Tuesday marked the one-hundredth anniversary of the Bolshevik Revolution in Russia, but a spokesman described as a “routine working day” for President Vladimir Putin, who evidently wanted to step lightly around the centenary for fear of political repercussions.
“Accused by the opposition of having metamorphosed into a cross between a Soviet-style autocrat and a Tsar and eyeing possible re-election next year, the 65-year-old Russian leader has spent years preaching stability while denouncing uprisings in the former Soviet Union and the Middle East,” Reuters reports.
Reuters also points out that Putin has “cherry-picked parts of Russia’s Soviet past, like its World War Two victory and its success in space,” to build a new heroic political narrative that portrays him as the proud heir of a considerably revamped Joseph Stalin. Judging by the polls, this has gone over fairly well with much of the Russian public. Putin would have little to gain by making a big splash at Russian Revolution anniversary events and inviting critics to recall his days with the KGB.
This is not to say that Putin has avoided the centenary entirely. Reuters recalls his comments to an academic conference last month that the results of the revolution were “ambiguous,” and it would have been better to achieve the positive results without violent upheaval.
“Was it not possible to follow an evolutionary path rather than go through a revolution? Could we not have evolved by way of gradual and consistent forward movement rather than at the cost of destroying our statehood and the ruthless fracturing of millions of human lives?” Putin asked, without dwelling on just how “fractured” many of those lives became.
Reuters judges Putin to be less worried about liberalized opponents aghast at the bloody human toll of the revolution than resurgent Communists looking to build political momentum from the big anniversary. “Capitalism is stumbling from one crisis to another. We are convinced that the sun of socialism will once again rise over Russia and the whole world,” wrote Communist Party leader Gennady Zyuganov in a note to his followers marking the occasion.
Communist nostalgia does not seem to be jelling into a formidable political force just yet, but it is not to be dismissed lightly. CBC News speculates that Vladimir Lenin might be surprised to find Muscovites “have done an effective job at wiping away traces of the long communist era from their city—other than his own tomb in Red Square, of course”:
Brutalist, austere buildings still abound, but their oppressive grey colors have been brightened up by colourful pastels. Mega-malls filled with European chain stores now clutter the suburbs. And in Moscow’s many trendy neighbourhoods, wine bars, gastro pubs and an abundance of coffee shops serve as testimonials to the consumer clout of Russia’s hipster generation.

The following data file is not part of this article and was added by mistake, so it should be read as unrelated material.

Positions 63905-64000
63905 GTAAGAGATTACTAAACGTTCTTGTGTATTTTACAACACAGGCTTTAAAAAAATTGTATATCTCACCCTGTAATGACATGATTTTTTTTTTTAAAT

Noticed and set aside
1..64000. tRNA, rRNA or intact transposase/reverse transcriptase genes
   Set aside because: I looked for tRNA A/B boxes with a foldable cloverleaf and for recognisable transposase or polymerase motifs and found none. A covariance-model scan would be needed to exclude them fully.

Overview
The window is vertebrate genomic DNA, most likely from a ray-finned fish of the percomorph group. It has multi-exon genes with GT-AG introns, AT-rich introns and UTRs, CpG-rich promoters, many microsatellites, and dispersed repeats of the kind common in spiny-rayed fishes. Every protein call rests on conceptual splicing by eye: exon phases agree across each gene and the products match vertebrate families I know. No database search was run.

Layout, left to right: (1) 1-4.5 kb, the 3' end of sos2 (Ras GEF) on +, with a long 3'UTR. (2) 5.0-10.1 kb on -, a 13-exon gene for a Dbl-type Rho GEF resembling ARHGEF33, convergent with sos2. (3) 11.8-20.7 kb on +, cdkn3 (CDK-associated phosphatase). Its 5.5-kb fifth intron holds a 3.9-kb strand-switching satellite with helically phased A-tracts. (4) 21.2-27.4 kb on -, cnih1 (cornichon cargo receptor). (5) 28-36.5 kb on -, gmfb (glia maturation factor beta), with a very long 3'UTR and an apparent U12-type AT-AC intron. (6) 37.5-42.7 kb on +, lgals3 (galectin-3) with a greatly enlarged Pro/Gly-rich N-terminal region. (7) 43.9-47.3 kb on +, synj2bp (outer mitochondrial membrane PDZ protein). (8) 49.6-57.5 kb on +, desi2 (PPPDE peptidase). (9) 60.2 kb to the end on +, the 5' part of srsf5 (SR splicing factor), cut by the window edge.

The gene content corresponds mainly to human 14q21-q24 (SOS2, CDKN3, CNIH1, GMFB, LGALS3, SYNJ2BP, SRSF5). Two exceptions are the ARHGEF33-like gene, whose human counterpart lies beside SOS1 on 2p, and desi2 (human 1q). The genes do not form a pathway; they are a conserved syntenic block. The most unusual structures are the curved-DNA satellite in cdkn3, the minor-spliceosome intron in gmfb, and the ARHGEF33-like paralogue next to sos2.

With Lenin and his Communist Party successors inextricably linked to food shortages, repression and millions of deaths, government-sanctioned celebrations of the revolution’s anniversary have been kept low key.
The CBC article goes on to report that younger Russians are beginning to toy with communism as a solution for “many problems of the poor and working class,” remodeling the ideology into a crusade against state corruption and greedy oligarchy.
“The turning point of the entire 20th century was the 1917 Revolution—something that has brought the world equal rights, women’s right to vote, a set working day and has created a social government that we know today. We still want the same things,” 23-year-old Communist Party member Danill Zemlyanoy said.
One of Zemlyanoy’s friends chimed in to assert that Russia is now “far less free than back in the U.S.S.R.,” which is encouraging proof that America’s youth are not the only ones devoid of historical memory. CBC quotes a survey that asserts over half of Russians now believe the collapse of the Soviet Union was a “bad thing” and they would “welcome a restoration of the socialist system.”
The L.A. Times marked the centenary with a bizarre column that equates communism with public works and the concept of “shared risk and shared wealth,” most strangely suggesting national parks and interstate highways are somehow intellectually tied to the Bolshevik Revolution. Note for anyone confused on the point: Communism is not remotely about the government owning a little property and managing it wisely in the public interest.
The L.A. Times goes on to acknowledge the “anguished screams of the executed, the whimperings of the starving,” and the “remembered betrayals of neighbors and relatives for the sake of the party.” That’s essentially what Putin said, minus the flourishes about screaming and whimpering.
Communism could make a comeback, in Russia and elsewhere, because authoritarianism never stopped flourishing, and because the poisonous idea that communist and socialist tyrants “meant well” was never burned out of academic life, as it should have been—as it was for the fascists, who are correctly given no credit for getting the trains to run on time. Putin stepped lightly around the Bolshevik centenary because he understands his brand of authoritarianism leaves fertile ground for other kinds to grow once again. His system uses just enough “capitalism” to give the communists something to complain about.